And there’s one major reason for that. Beyond the fact that Eastwood shot in locations where the story took place, including on an actual train, Eastwood chose not to cast his film with professional actors.
Instead, he chose Spencer Stone, Alek Skarlatos and Anthony Sadler to play themselves – three average American guys who, when presented the opportunity, acted heroically.
Yes, the word hero may be one of today’s most overused term. But if any three people do deserve to be called heroes, Stone, Skarlatos and Sadler fit the bill. Because it was these friends from childhood who, on Aug. 21, 2015, charged a gunman on a train traveling from Amsterdam to Paris and, in the process, managed to stop what almost certainly would have been a massacre.
Based on the book-length memoir of the same title, written both with the help of journalist Jeffrey E. Stern, Eastwood’s film may not be the most artistic work he has ever done. Certainly, it’s no “Mystic River” or “Letters from Iwo Jima.” But at least in technical terms it does display the professional quality that marks Eastwood’s typical filmmaking style.
That includes the script that he works from, playing as it does with chronology, the intent clearly being to build drama. Which is good because so much of “The 15:17 to Paris” is spent documenting what propelled Stone, Skarlatos and Sadler to their moment in history that it resembles a Lifetime Channel travelogue, one featuring three young guys mostly either drinking beer or taking selfies in such scenic locales as Rome, Venice and Amsterdam.
While the opening scene follows the gunman – a 25-year-old Moroccan named Ayoub El Khazzani – boarding the train, his roller bag filled with semiautomatic weapons and some 300 rounds of ammunition, we’re then transported back a dozen or so years to when Stone, Skarlatos and Sadler were attending a Christian middle school in Sacramento, Calif.
And the film unfolds from there: The three bond while playing war and visiting the principal’s office. They split up (with Sadler leaving for public school and Skarlatos going to Oregon with his father), and – later – Stone struggles to find fulfillment after joining the Air Force and washing out of para-rescue school.
Everything builds toward the final, heart-pounding confrontation, presaged by a scene of Stone, looking over the grandeur that is Venice, wondering if his life is headed toward something meaningful.
He and his pals would find out soon enough. And I mean that literally.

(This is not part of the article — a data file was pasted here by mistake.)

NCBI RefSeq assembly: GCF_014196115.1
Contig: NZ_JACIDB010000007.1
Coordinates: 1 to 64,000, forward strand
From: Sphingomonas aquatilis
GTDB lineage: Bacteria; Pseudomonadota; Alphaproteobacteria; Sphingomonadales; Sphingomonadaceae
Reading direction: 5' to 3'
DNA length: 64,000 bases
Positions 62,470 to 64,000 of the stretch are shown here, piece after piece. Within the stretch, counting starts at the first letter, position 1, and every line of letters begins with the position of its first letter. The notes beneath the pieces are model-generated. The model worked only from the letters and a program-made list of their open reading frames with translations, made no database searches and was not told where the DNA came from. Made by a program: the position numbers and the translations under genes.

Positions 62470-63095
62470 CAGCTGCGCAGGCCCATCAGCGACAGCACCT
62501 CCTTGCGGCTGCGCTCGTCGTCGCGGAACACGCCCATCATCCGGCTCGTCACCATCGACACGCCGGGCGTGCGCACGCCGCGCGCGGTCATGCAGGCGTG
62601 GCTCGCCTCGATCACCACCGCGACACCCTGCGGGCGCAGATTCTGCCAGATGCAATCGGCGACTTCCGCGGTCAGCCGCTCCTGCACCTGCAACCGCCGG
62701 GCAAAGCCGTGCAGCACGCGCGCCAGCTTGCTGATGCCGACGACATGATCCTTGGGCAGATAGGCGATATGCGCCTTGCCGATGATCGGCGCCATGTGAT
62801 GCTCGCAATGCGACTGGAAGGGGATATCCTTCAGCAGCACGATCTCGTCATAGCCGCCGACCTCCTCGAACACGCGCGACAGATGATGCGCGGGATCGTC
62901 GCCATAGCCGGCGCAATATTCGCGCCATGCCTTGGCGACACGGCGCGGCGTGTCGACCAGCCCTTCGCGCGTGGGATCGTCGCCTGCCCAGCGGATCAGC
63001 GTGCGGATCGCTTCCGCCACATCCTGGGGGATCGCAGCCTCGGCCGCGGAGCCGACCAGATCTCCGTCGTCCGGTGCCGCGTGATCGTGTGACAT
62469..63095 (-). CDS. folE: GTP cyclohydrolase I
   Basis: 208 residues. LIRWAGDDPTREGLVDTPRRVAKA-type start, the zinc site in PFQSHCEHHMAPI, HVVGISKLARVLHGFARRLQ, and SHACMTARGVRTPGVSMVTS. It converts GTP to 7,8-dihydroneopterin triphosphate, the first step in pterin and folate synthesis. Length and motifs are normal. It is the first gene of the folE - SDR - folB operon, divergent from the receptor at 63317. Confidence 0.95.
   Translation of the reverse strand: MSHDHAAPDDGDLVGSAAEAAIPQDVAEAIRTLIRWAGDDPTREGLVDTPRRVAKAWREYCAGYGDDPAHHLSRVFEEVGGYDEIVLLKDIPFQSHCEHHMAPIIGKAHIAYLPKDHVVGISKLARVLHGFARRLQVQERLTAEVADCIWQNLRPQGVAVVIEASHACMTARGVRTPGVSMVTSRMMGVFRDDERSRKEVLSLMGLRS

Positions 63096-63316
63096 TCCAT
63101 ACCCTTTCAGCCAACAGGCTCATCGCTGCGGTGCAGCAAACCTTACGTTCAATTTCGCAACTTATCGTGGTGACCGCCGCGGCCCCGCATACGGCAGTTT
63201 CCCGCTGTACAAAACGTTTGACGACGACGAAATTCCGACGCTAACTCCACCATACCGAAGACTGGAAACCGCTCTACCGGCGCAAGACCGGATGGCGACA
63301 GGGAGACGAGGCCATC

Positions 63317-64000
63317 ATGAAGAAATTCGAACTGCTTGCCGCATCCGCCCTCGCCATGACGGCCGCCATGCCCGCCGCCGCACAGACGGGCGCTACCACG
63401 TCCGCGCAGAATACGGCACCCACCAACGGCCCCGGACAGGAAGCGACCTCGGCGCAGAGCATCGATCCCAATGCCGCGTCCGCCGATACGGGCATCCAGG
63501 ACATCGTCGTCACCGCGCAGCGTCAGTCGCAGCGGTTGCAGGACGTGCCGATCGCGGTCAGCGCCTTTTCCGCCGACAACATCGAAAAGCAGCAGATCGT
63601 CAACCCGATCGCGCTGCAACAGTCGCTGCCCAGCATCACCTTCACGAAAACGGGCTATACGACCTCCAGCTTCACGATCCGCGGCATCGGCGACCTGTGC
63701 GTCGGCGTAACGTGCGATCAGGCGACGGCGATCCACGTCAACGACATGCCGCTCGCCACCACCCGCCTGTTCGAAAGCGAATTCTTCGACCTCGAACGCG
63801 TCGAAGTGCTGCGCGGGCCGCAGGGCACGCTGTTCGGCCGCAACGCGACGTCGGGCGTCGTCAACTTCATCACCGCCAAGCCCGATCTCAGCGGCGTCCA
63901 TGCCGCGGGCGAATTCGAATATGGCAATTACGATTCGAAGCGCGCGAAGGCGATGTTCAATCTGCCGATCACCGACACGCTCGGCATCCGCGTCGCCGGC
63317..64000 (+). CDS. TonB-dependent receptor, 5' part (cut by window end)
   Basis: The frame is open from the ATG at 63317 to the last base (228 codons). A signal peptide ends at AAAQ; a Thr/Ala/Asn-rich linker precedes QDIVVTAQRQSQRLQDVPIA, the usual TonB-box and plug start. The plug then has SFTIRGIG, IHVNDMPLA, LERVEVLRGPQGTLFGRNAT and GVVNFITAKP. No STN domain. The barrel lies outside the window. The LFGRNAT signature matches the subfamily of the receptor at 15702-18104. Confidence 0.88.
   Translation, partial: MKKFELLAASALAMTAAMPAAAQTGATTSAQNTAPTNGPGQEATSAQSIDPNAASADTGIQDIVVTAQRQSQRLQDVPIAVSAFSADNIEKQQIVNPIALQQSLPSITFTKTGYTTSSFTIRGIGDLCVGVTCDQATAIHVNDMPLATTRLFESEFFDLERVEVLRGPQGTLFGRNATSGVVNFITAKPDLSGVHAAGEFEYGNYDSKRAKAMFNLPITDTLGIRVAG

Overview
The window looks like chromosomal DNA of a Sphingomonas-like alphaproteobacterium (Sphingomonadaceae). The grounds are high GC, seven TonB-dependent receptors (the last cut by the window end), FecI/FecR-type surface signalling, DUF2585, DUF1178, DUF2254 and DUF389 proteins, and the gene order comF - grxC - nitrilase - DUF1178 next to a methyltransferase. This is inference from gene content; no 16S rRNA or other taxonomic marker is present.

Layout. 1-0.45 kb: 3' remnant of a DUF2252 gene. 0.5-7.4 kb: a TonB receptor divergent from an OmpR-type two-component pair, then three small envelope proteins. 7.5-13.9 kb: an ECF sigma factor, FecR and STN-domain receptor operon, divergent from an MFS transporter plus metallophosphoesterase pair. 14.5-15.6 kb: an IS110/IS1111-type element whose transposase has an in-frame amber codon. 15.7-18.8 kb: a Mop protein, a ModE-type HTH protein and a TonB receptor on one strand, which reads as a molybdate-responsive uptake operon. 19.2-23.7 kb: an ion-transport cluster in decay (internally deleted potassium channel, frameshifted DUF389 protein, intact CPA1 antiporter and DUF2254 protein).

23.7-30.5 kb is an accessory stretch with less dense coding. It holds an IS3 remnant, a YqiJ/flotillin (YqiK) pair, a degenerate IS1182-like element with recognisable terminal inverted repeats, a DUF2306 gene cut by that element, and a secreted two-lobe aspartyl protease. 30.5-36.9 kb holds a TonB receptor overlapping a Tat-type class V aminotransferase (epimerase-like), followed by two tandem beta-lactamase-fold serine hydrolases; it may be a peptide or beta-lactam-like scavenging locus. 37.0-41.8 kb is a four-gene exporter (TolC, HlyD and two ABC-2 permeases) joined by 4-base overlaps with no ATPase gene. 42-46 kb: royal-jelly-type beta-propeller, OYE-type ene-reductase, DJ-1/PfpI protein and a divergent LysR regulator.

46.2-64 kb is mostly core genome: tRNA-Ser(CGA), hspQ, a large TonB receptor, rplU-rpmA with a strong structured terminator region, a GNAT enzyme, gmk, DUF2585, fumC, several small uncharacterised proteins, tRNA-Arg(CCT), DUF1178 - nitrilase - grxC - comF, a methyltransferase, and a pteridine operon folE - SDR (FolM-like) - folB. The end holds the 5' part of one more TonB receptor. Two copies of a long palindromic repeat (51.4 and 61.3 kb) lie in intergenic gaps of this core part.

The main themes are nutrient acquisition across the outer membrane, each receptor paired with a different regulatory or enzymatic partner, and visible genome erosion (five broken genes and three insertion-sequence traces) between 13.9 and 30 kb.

Movie fans are well familiar with the name Katharine Hepburn. She's a Hollywood legend, having received a dozen Best Actress Oscar nominations, four of which she won: "Morning Glory" (1934), "Guess Who's Coming to Diner" (1968), "The Lion in Winter" (1969) and "On Golden Pond" (1982).
But you may not have known this: At one time, she was considered a failure, at least in box-office terms. Her films were flops.
All that changed, however, in 1940 when she starred in the stage-play adaptation, "The Philadelphia Story." Written By Donald Ogden Stewart (and Waldo Salt) and directed by George Cukor, the movie was taken from Philip Barry's Broadway play.
In the movie, Hepburn stars as a socialite who, on the eve of her second wedding, begins to question herself. Does she love her intended (John Howard), the reporter who has come to report on the event (James Stewart) or the man she divorced because he didn't meet her high standards (Cary Grant)?
"The Philadelphia Story" ended Hepburn's string of flops, becoming the fifth most popular U.S. film in 1941. It ended up being nominated for six Oscars, winning two: Donald Ogden Stewart for Best Writing (screenplay) and James Stewart for Best Supporting Actor.
The film also ranks high on several of the lists put out by the American Film Institute, which rates it as the No. 5 among its Top 10 romantic comedies.
And now Inland Northwest residents will have an opportunity to see why the film, and Hepburn, are held in such high esteem when the film plays at 2 and 7 p.m. on Sunday and Wednesday at two area Regal theaters: the Northtown Mall and Coeur d'Alene's Riverstone Stadium.
As John C. Mosher wrote in the New Yorker, "The film is a Hepburn triumph, and moviegoers who resent the theatre's habit of requisitioning their stars may feel that Miss Hepburn's time on the stage has not been spent in vain and that she simply prepared herself for this achievement."
So, the 2018 Spokane International Film Festival — the 20th version of that annual event — has passed. And yet it's still in the news.
As in how the documentary "Dirtbag: The Legend of Fred Beckey" took just about every SpIff award it was eligible for. In the category of Juried Awards, "Dirtbag" took Best Feature and Best Documentary.
As for the audience awards, the Finnish/German/Estonian film "The Fencer" was named Best Feature, but "Dirtbag" won both Best Documentary and Best Northwest Feature.
Among the other Juried winners, the documentary "Expedition Alaska" won Best Northwest Feature and took second to "Dirtbag" as Best Documentary. The Best of the Northwest Short was Will Magness's "The Manual," with Magness taking the title of Most Promising Filmmaker.